Sour cream butter and 6 other things you should know about butter

sour cream butter

Butter is the chef’s best friend. At least in the western world. Try to imagine the French cuisine without butter. Impossible. And I’m sure that even the Italian chefs use butter now and then even though they claim that they prefer olive oil.

Olive oil is also one of the most useful things you can have in a kitchen, but it can not always replace real butter. Think mushrooms fried with butter and parsley, Beurre Blanc, or fried herring with mashed potatoes and lingonberries.

The last dish is a classic Swedish course, so many of you may not know about it. But I can assure you that it is as impossible for a Swede to cook it in anything but butter as it would be for a Frenchman to use margarine in Bernaise sauce.

But the butter has also been questioned for a long time because it is considered to cause health problems. It contains saturated fat, and everybody knows that saturated fat is BAD. It’s not as dreadful as trans fat, but almost.

Photo from Pixabay

But lately, voices have been heard that claim the opposite. Maybe butter isn’t that bad after all. Maybe it can even be good for you.
What is right and what is wrong?
The truth is probably somewhere in between. I think butter is a natural food that contains a lot of nutrients that are good for the body. But I do not believe that one should exaggerate the consumption of it.

But it’s impossible to resist butter completely. Few ingredients can alone transform a dish from being mediocre to excellent. Butter is capable of doing that because it tastes so divinely.
So now that you know that you have to use butter, at least sometimes, here are some useful tips.

You don’t have to store your butter in the refrigerator.

Butter is about 80% fat and has a low water content. That makes it less susceptible to bacterial growth. But it’s advisable to store only salted butter at room temperature as the salt adds protection.
Store it in small batches, covered to protect it from light and air, not more than you use during a week. Because finally, it will go rancid.
It’s not dangerous, but it tastes bad, and the only thing to do is to waste it. Wasting food is something that we must always try to avoid. Especially something so magical as butter.
But what’s the benefit of storing butter at room temperature?
It will be easier to spread it on your breakfast toast.
Butter that is taken directly from the refrigerator is almost impossible to spread on soft bread. And sometimes some recipes require softened butter.

You can soften butter by grating it.

Maybe you are still suspicious about leaving the butter out on the counter. No problem. You can still bring it to room temperature quickly by grating it with the cheese grater. The thin slices will soften in no time.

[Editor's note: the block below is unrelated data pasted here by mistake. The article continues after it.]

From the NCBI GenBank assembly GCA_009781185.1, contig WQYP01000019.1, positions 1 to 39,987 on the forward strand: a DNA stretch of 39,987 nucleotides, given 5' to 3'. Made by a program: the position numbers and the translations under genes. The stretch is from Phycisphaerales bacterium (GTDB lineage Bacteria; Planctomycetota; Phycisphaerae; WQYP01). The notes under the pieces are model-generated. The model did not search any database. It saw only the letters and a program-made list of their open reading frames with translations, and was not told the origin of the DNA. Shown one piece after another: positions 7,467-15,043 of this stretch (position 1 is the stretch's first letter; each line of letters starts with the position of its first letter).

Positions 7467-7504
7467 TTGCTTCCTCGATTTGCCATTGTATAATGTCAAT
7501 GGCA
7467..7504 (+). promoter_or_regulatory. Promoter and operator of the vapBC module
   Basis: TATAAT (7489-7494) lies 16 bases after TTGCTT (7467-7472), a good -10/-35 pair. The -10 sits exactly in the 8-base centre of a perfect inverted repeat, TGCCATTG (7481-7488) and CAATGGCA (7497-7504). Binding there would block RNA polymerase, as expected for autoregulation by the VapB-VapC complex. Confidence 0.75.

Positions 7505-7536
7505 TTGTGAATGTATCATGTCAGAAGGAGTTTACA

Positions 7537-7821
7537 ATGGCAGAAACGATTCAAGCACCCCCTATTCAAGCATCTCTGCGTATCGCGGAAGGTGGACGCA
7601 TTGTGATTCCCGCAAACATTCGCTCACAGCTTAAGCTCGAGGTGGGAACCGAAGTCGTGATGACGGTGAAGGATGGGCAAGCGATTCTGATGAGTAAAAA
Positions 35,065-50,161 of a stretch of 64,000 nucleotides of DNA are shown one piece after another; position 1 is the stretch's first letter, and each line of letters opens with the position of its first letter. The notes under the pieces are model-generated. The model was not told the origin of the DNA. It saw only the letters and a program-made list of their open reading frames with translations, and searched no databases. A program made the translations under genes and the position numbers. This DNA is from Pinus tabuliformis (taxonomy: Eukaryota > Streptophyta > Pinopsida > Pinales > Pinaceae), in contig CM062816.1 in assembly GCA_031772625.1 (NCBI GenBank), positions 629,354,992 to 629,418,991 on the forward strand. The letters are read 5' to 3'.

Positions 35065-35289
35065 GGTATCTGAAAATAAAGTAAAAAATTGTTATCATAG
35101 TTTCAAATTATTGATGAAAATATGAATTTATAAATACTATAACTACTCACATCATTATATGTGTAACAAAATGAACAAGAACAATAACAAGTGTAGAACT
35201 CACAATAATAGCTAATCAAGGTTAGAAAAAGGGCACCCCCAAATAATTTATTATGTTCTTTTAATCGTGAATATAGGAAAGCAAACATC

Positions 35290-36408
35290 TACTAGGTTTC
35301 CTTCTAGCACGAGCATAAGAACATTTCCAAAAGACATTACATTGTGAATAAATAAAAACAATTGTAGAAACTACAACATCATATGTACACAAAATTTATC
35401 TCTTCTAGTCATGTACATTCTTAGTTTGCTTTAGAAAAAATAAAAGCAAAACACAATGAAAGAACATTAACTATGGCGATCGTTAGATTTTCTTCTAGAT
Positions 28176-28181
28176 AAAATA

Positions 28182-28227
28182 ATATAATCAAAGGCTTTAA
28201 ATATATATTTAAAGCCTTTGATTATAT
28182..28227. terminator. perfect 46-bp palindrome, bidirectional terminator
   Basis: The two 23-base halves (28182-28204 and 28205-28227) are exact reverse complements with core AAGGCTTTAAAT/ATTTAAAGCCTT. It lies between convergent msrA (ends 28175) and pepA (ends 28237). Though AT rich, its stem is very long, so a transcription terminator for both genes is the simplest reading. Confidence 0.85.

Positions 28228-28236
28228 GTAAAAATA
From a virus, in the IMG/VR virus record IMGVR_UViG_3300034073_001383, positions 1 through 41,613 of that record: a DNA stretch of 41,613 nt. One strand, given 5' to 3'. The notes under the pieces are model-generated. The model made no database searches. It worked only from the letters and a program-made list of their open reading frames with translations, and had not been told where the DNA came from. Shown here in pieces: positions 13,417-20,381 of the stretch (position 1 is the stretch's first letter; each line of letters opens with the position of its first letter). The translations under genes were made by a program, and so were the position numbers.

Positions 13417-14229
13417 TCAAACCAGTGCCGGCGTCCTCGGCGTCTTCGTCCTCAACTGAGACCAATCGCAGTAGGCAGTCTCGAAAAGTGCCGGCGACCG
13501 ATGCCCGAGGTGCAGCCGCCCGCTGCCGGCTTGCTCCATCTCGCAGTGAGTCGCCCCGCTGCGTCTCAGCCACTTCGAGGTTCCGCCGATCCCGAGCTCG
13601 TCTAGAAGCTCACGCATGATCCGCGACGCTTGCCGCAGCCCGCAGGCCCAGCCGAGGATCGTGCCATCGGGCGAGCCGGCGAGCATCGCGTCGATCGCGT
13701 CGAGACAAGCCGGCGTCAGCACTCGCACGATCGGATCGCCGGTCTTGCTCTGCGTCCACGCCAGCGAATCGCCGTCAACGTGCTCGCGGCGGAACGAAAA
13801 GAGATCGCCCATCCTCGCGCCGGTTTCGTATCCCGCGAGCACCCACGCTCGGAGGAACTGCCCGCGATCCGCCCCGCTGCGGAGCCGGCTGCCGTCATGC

It’s possible to fry in very high temperatures with butter.

But first, you have to clarify it. In addition to fat, butter also contains protein, sugar, and water, and it’s the protein and sugar that causes it to burn.
Let the butter melt over low heat in a saucepan until you start to see white foam on the surface. Skim the foam off the surface. Now you have a layer of pure fat over a layer of white liquid in the bottom.
Gently pour the fat into a suitable container, leaving behind the white liquid from the bottom of the pan.
Now you have clarified butter that can handle high temperatures and can replace most oils for frying. It is also an excellent replacement for Ghee which is included in many Indian dishes.
It is also almost lactose-free as most of the sugar was left behind in that white liquid, remember?

Use everything when you make brown butter.

You have probably heard that you shall strain the brown butter from the particles in the bottom of the saucepan. Don’t do that next time. These particles contribute with a minor taste explosion.

Reuse the wrappers.

Not to wrap new butter of course. But they are perfect for greasing sheets, pans, and casseroles.

When is it advisable to exchange butter for margarine?

Never. Margarine is the foods counterpart to Darth Vader.

I have also included an easy recipe for homemade butter. Some of you have maybe already made your own butter, but have you tried to do it with sour cream? Sour cream will give the butter just a hint of sourness. Spread it on a slice of bread and you don’t need any more toppings. Perhaps the way butter tasted when the Vikings introduced it to the rest of the northern Europe. At least my ancestors could do something right, and not only create a huge mess wherever the went. But the Frenchmen got their revenge for all plundering and misery. Today they sell their butter expensive in Swedish delicatessen stores.

whisking cream
Whisk the cream until the butter separates.
Separated butter in buttermilk
This is how it should look like.

Sour cream butter


Print Recipe
Sour cream butter
Give your butter an extra dimension by making it from sour cream. Spread it on a slice of bread and you have created a masterpiece.
  1. Pour the cream in a big kitchen bowl, and whisk it with a hand mixer on medium speed. Continue to whisk until the butter starts to separate. It will take some time, so don't lose your patience.
  2. Pour off the buttermilk. Rinse the butter by pouring ice water over it and pressing the remaining buttermilk out with a small spatula or a spoon. You can also knead it by hand if you can stand the cold water. When the water starts to go "milky" it's time to pour it off and add some new. Continue like this until the water is completely clear and all buttermilk is pressed out from the butter.
  3. Add salt and work it trough the butter.
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